25. What is all the more galling, that after failing to help Adam in any meaningful way, the Clinic suggested that he come back and start a NEW course of treatment:

    We don’t know what we are supposed to do next.  We have discussed a few options, but they all look so awfully wrong.  The Burzynski clinic is encouraging us to come back to Houston so he can start gene-targeted therapy.  It just feels wrong.  First of all, we need to come up with $30,000 to start the other treatment, not to mention all the expenses of going down there.  It makes both of us nauseous just thinking of going back to that place and starting over.  The monthly cost of the treatment is over $20,000.  And it has a much lower rate of success than the antineoplastons. 
  26. They eventually moved on to another therapy. I wish them the best.
  27. For reliable information about clinical trials, visit to Please contribute to St. Jude’s Children’s Hospital, which cares for sick children even if they can’t pay. Unlike Burzynski.

This Week in Conspiracy (2 Dec 2012)

December 3, 2012

It’s a balmy day here in Wisconsin. In December. It’s probably just the sun or hippies or something.

A week of editing, writing, crusading, and, above all, grading has passed, and I am up to my eyes in tales of small groups of people doing very naughty things in secret. So let’s get to the conspiracy theories!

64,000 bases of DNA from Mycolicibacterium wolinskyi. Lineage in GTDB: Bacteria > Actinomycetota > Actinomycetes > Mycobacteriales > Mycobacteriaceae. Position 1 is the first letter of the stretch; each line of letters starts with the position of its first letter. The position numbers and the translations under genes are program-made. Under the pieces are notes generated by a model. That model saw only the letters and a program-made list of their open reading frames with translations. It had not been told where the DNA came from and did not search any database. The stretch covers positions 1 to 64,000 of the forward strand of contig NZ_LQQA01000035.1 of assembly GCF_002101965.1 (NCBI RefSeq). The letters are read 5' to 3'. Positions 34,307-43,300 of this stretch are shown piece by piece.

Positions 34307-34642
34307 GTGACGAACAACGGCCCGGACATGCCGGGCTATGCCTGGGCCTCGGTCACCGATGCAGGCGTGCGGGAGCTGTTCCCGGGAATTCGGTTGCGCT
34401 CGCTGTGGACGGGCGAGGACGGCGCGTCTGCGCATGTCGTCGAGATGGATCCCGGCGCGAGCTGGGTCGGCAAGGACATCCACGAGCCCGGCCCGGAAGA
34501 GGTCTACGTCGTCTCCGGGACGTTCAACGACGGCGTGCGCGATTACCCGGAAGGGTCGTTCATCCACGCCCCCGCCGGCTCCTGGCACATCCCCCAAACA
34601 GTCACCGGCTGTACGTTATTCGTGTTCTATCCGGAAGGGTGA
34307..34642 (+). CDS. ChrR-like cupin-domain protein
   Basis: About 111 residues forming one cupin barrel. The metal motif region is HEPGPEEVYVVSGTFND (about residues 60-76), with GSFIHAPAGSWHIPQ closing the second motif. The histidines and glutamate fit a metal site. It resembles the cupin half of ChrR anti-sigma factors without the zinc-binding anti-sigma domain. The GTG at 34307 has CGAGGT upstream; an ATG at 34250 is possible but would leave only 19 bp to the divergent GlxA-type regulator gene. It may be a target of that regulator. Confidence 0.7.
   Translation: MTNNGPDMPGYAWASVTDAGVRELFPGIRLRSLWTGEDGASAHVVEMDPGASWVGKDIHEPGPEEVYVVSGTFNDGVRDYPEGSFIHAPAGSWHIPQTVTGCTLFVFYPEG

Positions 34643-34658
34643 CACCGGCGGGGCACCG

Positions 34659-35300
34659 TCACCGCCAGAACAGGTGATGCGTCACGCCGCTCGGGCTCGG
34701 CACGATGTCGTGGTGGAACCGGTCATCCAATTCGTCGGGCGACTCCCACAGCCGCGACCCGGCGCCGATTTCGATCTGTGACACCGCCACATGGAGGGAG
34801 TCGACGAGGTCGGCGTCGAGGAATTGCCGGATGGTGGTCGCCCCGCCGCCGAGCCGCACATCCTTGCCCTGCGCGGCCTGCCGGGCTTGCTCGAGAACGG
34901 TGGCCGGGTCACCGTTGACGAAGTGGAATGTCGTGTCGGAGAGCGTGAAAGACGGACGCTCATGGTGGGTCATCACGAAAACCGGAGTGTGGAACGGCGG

Twit of the Week:

Jesse Ventura started a rumor this week that TruTV is messing with his show. Curiously, he has not updated his twitter feed since. Perhaps his overlords at the network are reminding him of who he works for? Muahahahah! Then this came across the feed:

CT W/ Jesse Ventura @CTWJV

Jesse Ventura: Is Time Warner Sabotaging Conspiracy Theory? If you are A cable, dish network, or directv…

Headline of the Week:

From the Southern Poverty Law Center:

Conspiracy Theory of the Week:

And with that, let’s face it, conspiracy theories are now done. They just don’t get any better than that! It’s all downhill from here, folks!


channelled languages and similar phenomena 8 (non-historical ‘fringe’ linguistics 17)

December 3, 2012

Hi again, everybody! I’m back!

Some specific claims regarding relatively ‘orthodox’ communication systems (‘languages’) reported as used in the context of alleged contact with extraterrestrial entities. As ever, detailed references on request.